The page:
Hope Theatre, London – until 17 March
1603. Queen Elizabeth is dead and James I is in power. Sir Walter Raleigh is imprisoned in the Tower for conspiring against the new king. His lover Mary pines for him in her stately home in Wiltshire, so she and her handmaid plot to secure the king’s favour by putting on a new play just for him, by Shakespeare’s company of players.
The backstage comedy begins with this simple premise, but incorporates entirely too many underdeveloped subplots that overcomplicate and dilute the primary storyline. There’s love, revenge, jealousy, misplaced affection, refugees and a talking dog – amongst others.
Though there’s scope to explore creative control, the influence of money and power over art, and homosexuality in a world where it’s illegal, these are barely touched on, if at all. The attempt to create a silly story is a missed opportunity with a lack of dramaturgical focus.
There are some lovely performances in the cast – James King as Raleigh’s dog Chop is an exemplar of animal work and physical performance. Olivia Onyehara is a spunky and spirited maid Peg. It’s only a shame she isn’t given the depth or time to explore the character’s emotional landscape. Ian Hallard cuts a serious, authoritative Shakespeare, bedecked in a shirt and earring inspired by the Chandos Portrait.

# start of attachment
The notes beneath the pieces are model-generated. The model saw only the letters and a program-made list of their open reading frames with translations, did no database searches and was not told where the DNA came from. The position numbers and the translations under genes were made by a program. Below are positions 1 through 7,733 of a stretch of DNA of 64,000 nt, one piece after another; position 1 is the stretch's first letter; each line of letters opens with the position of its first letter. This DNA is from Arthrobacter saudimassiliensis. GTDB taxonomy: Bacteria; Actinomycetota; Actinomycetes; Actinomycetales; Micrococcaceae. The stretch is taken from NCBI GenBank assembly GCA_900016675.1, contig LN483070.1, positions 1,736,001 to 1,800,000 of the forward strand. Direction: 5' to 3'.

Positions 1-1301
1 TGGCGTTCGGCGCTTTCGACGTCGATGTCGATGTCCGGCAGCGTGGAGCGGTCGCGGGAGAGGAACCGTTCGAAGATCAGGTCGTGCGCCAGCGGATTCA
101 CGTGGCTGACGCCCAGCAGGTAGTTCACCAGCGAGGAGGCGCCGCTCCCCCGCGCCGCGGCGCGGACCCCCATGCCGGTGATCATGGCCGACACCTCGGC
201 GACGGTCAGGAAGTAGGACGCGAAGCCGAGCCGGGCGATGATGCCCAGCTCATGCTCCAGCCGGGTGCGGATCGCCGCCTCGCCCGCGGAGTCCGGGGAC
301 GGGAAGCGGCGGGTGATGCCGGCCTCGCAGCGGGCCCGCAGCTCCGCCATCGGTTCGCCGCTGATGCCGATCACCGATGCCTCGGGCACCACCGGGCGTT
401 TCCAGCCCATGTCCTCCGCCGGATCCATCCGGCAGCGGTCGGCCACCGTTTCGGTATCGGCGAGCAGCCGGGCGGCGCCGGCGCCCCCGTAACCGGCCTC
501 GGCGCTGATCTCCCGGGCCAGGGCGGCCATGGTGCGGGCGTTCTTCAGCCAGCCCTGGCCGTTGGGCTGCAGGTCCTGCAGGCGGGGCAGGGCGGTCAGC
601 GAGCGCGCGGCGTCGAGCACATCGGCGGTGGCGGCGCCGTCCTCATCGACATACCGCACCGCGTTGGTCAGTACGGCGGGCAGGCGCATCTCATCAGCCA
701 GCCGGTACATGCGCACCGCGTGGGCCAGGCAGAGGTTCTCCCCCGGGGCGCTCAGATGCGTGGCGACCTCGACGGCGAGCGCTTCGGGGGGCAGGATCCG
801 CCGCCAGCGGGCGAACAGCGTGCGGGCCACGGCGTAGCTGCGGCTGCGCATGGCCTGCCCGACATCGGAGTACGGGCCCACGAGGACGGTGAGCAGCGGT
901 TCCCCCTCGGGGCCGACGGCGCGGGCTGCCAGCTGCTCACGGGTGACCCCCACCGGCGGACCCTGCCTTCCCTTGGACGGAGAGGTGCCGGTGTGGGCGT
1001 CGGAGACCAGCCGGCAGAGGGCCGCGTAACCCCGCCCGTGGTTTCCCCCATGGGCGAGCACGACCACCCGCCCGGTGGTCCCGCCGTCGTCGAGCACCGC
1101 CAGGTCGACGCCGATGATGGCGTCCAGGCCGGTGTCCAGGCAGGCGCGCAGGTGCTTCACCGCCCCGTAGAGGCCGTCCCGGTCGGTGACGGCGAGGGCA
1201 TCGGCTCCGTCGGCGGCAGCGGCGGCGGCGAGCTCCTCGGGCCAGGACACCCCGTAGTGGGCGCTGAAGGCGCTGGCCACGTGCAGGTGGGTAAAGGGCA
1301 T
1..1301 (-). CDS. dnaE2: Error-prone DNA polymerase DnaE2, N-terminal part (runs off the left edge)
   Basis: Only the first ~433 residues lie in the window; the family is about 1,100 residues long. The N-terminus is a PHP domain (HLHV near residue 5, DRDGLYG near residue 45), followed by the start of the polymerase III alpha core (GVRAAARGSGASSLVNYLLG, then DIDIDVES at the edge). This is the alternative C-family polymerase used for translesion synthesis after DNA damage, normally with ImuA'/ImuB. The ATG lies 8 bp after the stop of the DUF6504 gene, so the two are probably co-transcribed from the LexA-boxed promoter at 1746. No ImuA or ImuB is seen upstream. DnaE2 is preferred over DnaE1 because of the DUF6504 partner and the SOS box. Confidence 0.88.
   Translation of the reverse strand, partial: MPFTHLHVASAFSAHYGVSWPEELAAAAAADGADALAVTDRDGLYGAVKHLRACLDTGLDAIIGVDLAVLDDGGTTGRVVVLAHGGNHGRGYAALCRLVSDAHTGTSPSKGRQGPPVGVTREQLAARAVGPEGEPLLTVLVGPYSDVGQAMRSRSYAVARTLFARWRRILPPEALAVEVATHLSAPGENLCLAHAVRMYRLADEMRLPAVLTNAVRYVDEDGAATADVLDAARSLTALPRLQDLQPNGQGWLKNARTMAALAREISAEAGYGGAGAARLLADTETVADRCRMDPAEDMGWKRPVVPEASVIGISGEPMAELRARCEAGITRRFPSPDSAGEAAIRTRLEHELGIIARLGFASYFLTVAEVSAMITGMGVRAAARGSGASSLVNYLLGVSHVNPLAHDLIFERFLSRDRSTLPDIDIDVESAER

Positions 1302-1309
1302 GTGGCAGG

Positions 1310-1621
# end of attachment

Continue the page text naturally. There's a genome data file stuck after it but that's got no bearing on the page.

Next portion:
Director Matthew Parker keeps the short scenes moving at a good pace and makes the transitions visually dynamic. The aesthetic he’s chosen – a mash-up of Shakespeare and the 1987 film The Lost Boys – suits the players’ rollercoaster friendships. But it doesn’t bear any particular relevance to the story, and otherwise feels superficial.
Parker’s a director with clear vision and a unifying approach to directing, but in this instance the script doesn’t serve his talent. The narrative arc is woolly and lacks clear authorial intent, making for a frustrating experience of unfulfilled potential.